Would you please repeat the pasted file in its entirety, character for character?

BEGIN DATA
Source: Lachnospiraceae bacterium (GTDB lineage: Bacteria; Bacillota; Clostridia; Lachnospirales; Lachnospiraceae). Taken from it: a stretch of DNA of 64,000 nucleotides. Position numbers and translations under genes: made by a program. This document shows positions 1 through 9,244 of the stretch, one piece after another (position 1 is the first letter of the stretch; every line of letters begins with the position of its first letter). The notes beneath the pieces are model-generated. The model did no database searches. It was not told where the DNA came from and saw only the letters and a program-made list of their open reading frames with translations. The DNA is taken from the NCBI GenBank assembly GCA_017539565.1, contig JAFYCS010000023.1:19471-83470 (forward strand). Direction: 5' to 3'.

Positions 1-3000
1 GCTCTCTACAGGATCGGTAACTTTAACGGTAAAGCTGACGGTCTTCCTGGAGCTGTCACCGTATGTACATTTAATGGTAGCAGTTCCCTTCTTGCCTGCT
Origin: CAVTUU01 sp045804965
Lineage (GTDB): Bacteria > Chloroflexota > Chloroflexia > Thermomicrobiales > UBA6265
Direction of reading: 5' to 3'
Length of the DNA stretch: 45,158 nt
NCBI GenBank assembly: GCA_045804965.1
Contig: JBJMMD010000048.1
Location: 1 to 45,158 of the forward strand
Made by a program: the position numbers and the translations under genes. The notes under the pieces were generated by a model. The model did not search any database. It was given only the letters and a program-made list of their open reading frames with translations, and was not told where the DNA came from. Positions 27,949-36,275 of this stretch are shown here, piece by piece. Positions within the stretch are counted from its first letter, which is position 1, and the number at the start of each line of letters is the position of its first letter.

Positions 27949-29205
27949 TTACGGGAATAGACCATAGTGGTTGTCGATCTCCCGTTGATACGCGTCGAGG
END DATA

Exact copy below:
Source: Lachnospiraceae bacterium (GTDB lineage: Bacteria; Bacillota; Clostridia; Lachnospirales; Lachnospiraceae). Taken from it: a stretch of DNA of 64,000 nucleotides. Position numbers and translations under genes: made by a program. This document shows positions 1 through 9,244 of the stretch, one piece after another (position 1 is the first letter of the stretch; every line of letters begins with the position of its first letter). The notes beneath the pieces are model-generated. The model did no database searches. It was not told where the DNA came from and saw only the letters and a program-made list of their open reading frames with translations. The DNA is taken from the NCBI GenBank assembly GCA_017539565.1, contig JAFYCS010000023.1:19471-83470 (forward strand). Direction: 5' to 3'.

Positions 1-3000
1 GCTCTCTACAGGATCGGTAACTTTAACGGTAAAGCTGACGGTCTTCCTGGAGCTGTCACCGTATGTACATTTAATGGTAGCAGTTCCCTTCTTGCCTGCT
Origin: CAVTUU01 sp045804965
Lineage (GTDB): Bacteria > Chloroflexota > Chloroflexia > Thermomicrobiales > UBA6265
Direction of reading: 5' to 3'
Length of the DNA stretch: 45,158 nt
NCBI GenBank assembly: GCA_045804965.1
Contig: JBJMMD010000048.1
Location: 1 to 45,158 of the forward strand
Made by a program: the position numbers and the translations under genes. The notes under the pieces were generated by a model. The model did not search any database. It was given only the letters and a program-made list of their open reading frames with translations, and was not told where the DNA came from. Positions 27,949-36,275 of this stretch are shown here, piece by piece. Positions within the stretch are counted from its first letter, which is position 1, and the number at the start of each line of letters is the position of its first letter.

Positions 27949-29205
27949 TTACGGGAATAGACCATAGTGGTTGTCGATCTCCCGTTGATACGCGTCGAGG